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Reply with quote  #16 
Elder care giving is impossible unless you really desire to wind up disabled, abused, exhausted, broke, isolated, and basically living in a slum-no matter how hard you try to do otherwise or how intelligent you are. Elder people betray their promises to you in a myriad of unexpected ways-and, trust me, there is nothing you can do about it. You will become a slave, a nurse, and a constant lay doctor.Your family will be torn apart. Churches get sick of you and so does everybody else. You won't be liked at all. People will run from you. Or condescend.Or worse, blame you for any and every problem they can that is even remotely connected to your parent. Your outings will be to ERs, hospitals, and nursing homes.You will be a total nervous zombie 24/7 365 if you do survive. No amount of meditation, etc., is going to do the trick for long. I have done this out of love for twenty years. I wish I could tell you that you can manage this- but there would be no truth in saying that to anyone. Elder care cannot be compared to child care. Unless you want to say child care is almost like doing nothing by comparison. I mean, it becomes unbelievably unbearable what the caregiver goes through. Misery seems like a mild word that just doesn't encompass all that you feel, think or become. If you are not physically dead, you will be in every other way. And if you love them like I have, I cannot tell you not to care for them. But then, do not wonder what has happened to you. You knew.
Reply with quote  #17 
Your post really resonated with me, Ann.  I came here tonight because I was feeling pretty low, and when I saw your post, I realized that lots of us feel alone.  Caregiving can be such a lonely and exhausting experience.  And it's one seems to care about the stress we experience. 

The only thing that's keeping me sane is the belief that there is a heavenly afterlife.  I just hope I don't do something drastic in the meantime that sends me to a different place. (My mom is about to be kicked out of yet another assisted living facility and the thought of moving her again is making me have lots of uncharitable thoughts and words.) 
But I do have some good news to dentist is getting a lot richer because of me.  I've broken three teeth since April due to grinding.   And yes, I do have a night guard....but I probably also need a day guard....and maybe a body guard.

And definitely lots of right guard.

Lots of right guard.
Reply with quote  #18 
I think the constant crisis after crisis is what wears us down.  As caregivers, we are either in the middle of a crisis, trying to regroup after a crisis, trying to prevent a crisis, or waiting for the next crisis to happen. When you are under constant pressure like that, you need a release valve.  But sadly, for most of us, there is grossly inadequate support. Intellectually, I understand why two of my siblings have chosen to walk away from the carnage, but emotionally, I wish they could provide some emotional support.  But like everyone else, they are tired of hearing about the crises.  It's much too draining.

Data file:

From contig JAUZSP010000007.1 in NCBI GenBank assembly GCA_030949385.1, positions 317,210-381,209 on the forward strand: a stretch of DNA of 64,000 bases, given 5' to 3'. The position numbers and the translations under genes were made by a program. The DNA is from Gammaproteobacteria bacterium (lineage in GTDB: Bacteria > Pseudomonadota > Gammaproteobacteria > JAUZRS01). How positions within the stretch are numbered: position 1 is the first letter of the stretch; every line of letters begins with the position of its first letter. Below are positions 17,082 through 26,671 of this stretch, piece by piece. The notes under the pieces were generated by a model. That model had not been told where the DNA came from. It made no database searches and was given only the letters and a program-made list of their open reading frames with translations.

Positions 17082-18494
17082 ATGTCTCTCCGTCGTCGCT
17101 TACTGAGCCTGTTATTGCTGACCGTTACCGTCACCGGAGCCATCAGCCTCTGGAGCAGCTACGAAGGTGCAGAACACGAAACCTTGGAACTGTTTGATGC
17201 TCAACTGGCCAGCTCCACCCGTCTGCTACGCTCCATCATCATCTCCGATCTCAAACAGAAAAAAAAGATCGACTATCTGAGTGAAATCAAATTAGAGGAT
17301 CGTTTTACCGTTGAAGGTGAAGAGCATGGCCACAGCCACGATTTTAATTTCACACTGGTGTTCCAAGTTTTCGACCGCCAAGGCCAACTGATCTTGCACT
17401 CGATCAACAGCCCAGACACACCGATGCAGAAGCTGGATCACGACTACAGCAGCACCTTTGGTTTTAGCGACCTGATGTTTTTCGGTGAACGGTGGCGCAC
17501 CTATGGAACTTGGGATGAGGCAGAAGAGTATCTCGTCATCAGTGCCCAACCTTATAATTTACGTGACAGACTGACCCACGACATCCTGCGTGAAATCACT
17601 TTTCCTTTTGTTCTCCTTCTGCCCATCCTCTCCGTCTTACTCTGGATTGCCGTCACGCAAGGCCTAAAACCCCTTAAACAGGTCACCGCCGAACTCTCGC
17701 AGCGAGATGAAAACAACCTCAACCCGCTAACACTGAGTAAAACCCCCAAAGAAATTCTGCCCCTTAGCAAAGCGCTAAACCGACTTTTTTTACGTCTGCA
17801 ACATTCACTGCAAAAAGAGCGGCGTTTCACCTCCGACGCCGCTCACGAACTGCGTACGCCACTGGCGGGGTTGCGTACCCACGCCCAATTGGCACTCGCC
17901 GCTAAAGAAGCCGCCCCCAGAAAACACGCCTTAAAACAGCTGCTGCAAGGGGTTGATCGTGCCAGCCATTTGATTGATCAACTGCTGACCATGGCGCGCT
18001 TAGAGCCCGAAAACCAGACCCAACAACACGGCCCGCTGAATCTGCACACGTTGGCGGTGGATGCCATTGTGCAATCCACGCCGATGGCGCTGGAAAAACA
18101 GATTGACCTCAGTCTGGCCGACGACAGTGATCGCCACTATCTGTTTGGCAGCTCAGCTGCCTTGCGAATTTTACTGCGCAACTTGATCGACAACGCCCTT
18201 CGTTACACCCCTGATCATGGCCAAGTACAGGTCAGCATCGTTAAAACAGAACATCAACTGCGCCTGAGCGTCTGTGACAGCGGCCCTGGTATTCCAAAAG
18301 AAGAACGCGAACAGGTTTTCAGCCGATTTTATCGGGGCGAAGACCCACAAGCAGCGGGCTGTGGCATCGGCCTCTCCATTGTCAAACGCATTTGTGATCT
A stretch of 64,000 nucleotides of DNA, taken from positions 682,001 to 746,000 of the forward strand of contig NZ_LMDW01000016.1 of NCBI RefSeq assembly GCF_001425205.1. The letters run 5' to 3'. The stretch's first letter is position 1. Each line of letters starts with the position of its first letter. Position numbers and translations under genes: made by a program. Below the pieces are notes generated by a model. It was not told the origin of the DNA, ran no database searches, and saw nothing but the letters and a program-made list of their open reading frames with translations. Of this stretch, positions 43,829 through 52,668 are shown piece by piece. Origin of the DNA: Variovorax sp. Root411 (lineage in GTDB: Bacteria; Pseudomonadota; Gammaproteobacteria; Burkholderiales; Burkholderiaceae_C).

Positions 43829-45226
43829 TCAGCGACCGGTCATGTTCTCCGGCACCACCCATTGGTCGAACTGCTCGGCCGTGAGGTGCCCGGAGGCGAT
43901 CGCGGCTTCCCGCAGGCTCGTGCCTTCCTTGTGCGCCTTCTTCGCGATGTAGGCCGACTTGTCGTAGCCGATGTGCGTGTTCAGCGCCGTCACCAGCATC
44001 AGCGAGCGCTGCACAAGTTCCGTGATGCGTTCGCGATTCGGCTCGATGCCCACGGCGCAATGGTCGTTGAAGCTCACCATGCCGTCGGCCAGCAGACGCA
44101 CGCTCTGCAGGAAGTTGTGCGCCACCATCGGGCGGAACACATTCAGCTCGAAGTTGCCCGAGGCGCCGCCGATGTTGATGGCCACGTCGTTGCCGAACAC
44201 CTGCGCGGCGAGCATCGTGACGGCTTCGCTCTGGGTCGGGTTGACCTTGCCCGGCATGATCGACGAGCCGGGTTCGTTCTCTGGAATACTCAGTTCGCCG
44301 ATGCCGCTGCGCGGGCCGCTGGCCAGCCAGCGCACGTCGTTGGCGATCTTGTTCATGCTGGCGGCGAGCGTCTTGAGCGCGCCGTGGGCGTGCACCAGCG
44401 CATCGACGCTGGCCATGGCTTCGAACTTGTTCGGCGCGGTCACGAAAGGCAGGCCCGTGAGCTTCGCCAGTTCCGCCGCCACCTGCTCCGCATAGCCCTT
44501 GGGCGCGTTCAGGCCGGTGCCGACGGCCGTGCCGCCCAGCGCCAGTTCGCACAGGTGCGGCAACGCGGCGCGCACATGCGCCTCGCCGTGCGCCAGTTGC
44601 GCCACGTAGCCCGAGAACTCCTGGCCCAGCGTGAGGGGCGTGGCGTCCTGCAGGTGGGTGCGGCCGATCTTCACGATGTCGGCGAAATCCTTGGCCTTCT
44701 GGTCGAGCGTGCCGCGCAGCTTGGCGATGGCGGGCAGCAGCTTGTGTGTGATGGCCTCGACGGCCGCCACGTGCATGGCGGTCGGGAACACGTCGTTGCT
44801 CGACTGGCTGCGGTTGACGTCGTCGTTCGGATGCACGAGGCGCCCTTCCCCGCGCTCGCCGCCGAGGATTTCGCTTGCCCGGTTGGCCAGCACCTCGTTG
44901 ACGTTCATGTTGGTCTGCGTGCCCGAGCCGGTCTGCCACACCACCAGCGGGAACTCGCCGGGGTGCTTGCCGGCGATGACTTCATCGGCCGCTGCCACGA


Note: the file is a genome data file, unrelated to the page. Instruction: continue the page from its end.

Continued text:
I have tried to put boundaries in place to prevent burnout, but the pull of the medical professionals has drawn me into the latest series of crises.  Our current eldercare infrastructure is really not set up to handle the increasingly complicated and long-lasting needs of elders who are living well into their nineties and hundreds.  And if you pile mental health issues into the mix, the challenges are out of control.

We could walk away, but for many of us, we would find no true relief with that choice.  So instead, we move forward, feeling like we are trapped. 

As I said in my last post, my only relief these days is spiritual.  I keep clinging to the idea that there is a deeper lesson embedded in all these experiences.  I just have to find the energy to calm down long enough to make time to pray.... 

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Reply with quote  #19 
I totally agree Splotchy.

I try to be positive as much as I can but some days I'm so burnt out I think it will be the end of me first.
I finally have come to the point where my own survival is paramount.
It will be interesting to see if others come out of the wood work if I say I can't do it all anymore.

I made a list of things that make me feel better. I try to do at least one of them a day or when I have more time or when things are especially bad.
Just having them written in front of me helps me to see I have options.

My list:
Nature walk
Listening to motivational speakers online
Bike ride
Baking cookies
Mailing a letter
Coffee on the balcony
Walking my friends dog
Self spa day
Local photo safari
If I can do one thing a day depending on my energy is it good self care

But yes there are many days I just think I can't go on but somehow I do.

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Reply with quote  #20 
Oh and dreaming about going back to school!!!

Looking up courses....

Dreaming about my future!!!
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